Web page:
North-Rift county officers trained on prevention of aflatoxin contamination
With the current maize harvesting activities and the ongoing heavy rainfall in the grain basket counties, the risk of aflatoxin contamination and exposure to the population is now real than ever before. Prevention measures must be taken now as a matter of priority.
Fifty three (53) officers from the Ministries of Health and Agriculture in Nandi, Uasin Gishu and Trans Nzoia counties assembled in Kapsabet town for the training on prevention of Aflatoxin contamination and poisoning.
The training was conducted under the collaboration between the Food and Agriculture Organization of the United Nations (FAO) together with the national and county governments through the Ministries of Agriculture, Livestock and Fisheries and the Ministry of Health.
The training targeted the North Rift counties that make up the country’s grain basket, with most of Kenya’s leading staple grain, maize, originating from the region. Harvesting and storing of maize produce is currently ongoing in these areas of Nandi, Uasin Gishu and Trans Nzoia, at a time the region is experiencing a period of high rainfall.
One of the key component of the training is to equip the technical officers from both agriculture and public health departments with the relevant skills for identifying predisposing factors of aflatoxin contamination, signs of contamination, effects of human poisoning and appropriate prevention strategies for aflatoxin contamination. In addition, the officers were trained on the sampling and testing of aflatoxin contamination to enable the counties to conduct periodic monitoring, surveillance and detection. The training is very timely as farmers are harvesting and storing their produce during a wet season, which exposes the harvested contamination threat, if appropriate prevention measures are not applied.
The training was officially opened by the County Executive Committee (CEC) Member of Trans Nzoia county Hon. Isaaac Kogo, together with the Chief Officer of Agriculture, Livestock and Fisheries, Nandi county, Mr. Willie Too.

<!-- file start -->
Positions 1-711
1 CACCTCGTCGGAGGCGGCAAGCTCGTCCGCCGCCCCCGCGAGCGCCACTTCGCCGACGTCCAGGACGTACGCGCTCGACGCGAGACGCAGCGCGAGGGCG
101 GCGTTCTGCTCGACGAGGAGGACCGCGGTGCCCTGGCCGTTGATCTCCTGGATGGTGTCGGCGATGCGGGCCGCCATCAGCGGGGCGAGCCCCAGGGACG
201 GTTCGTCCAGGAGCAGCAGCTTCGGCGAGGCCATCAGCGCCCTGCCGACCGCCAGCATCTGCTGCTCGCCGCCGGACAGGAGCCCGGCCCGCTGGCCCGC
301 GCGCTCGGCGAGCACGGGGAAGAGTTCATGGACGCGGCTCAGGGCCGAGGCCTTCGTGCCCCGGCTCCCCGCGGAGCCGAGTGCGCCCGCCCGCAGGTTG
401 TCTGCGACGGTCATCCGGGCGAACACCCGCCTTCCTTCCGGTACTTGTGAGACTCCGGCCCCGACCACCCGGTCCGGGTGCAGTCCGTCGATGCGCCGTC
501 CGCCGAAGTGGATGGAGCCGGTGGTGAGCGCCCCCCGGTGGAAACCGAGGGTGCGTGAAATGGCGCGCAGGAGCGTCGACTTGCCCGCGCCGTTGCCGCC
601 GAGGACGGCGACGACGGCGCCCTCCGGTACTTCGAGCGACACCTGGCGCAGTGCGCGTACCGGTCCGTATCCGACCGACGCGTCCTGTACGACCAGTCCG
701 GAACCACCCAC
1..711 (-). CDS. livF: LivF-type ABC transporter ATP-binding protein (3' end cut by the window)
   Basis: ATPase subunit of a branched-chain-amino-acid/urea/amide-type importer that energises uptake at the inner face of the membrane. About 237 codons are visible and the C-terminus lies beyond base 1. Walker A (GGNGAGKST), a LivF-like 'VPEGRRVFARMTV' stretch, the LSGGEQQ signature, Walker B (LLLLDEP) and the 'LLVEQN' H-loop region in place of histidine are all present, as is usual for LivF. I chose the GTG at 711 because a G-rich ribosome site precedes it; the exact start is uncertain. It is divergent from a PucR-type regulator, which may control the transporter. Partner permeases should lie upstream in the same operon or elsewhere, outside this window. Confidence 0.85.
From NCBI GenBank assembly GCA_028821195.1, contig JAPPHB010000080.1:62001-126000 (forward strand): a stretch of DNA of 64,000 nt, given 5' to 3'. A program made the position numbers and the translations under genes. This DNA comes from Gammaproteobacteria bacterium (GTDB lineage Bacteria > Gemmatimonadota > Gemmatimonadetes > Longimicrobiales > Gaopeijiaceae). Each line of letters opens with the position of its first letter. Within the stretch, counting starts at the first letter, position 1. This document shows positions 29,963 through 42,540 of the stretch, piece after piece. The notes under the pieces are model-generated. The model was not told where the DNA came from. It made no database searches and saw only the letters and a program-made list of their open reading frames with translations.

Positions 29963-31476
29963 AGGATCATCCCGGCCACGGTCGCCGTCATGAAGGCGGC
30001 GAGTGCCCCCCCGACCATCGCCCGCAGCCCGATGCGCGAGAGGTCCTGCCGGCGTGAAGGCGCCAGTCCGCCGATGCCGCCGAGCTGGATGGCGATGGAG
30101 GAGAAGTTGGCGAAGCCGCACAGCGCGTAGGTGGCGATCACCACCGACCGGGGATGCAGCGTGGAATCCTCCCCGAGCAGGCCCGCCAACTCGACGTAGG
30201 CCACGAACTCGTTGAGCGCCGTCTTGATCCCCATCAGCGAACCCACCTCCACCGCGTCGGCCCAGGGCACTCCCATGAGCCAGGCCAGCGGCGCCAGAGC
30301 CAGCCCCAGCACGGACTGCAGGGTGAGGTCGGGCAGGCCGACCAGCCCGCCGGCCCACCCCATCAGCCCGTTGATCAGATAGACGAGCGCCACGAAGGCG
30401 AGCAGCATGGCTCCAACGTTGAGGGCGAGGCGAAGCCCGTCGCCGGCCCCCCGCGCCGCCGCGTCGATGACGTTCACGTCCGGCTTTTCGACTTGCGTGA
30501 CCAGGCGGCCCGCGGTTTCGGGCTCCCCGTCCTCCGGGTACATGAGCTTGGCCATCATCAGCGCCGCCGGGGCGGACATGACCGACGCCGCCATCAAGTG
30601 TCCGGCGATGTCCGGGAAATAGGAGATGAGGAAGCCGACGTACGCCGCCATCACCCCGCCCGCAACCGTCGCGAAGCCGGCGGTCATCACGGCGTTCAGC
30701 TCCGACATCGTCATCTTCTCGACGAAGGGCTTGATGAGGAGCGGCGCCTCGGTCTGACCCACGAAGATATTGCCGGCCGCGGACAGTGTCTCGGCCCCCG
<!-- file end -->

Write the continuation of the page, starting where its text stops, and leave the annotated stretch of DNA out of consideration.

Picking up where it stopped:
Aflatoxins are a group of naturally occurring mycotoxins or toxic substances produced by a fungus. The toxins mainly accumulate on crops and grains in the tropical regions and most frequently occur when there are high moisture levels in the atmosphere. This often happens during harvesting and storage when the produce is stored before its dried to the right moisture level of 13%. According to available data, about 25% of the world’s cereals are contaminated by aflatoxins. Domestic animals that consume contaminated feeds produce products that are also contaminated with the toxins.
The most noticeable signs of infection on corn kernels is a grey-green or yellow-green mold, but not all moldy grains indicate contamination – even clean looking grains can be contaminated and its only by testing that one can determine that the produce is contaminated. Washing, cleaning or cooking does not eliminate aflatoxins. Contamination can have adverse health effects such on both human and animals especially in the case of acute poisoning that may cause instant fatality while the effects of chronic poisoning may not show its symptoms immediately.
The most noticeable signs of Aflatoxin poisoning include swollen stomach, hands and legs, fever and sometimes jaundice. Severe poisoning can cause liver cancer, stunted growth in children, reduced immunity and death especially when exposed to acute contamination. American Institute for Cancer Research (AICR) has classified aflatoxins as Class 1 carcinogens.
In 2004, about one hundred and twenty-five cases of human death related to aflatoxin exposure were reported in Kitui, Makueni and Machakos. It should therefore be noted that aflatoxin contamination and poisoning can kill, but together we can reduce the risk. We should all dedicate our efforts to implement prevention strategies and technologies in order to sustainably bring this menace under control.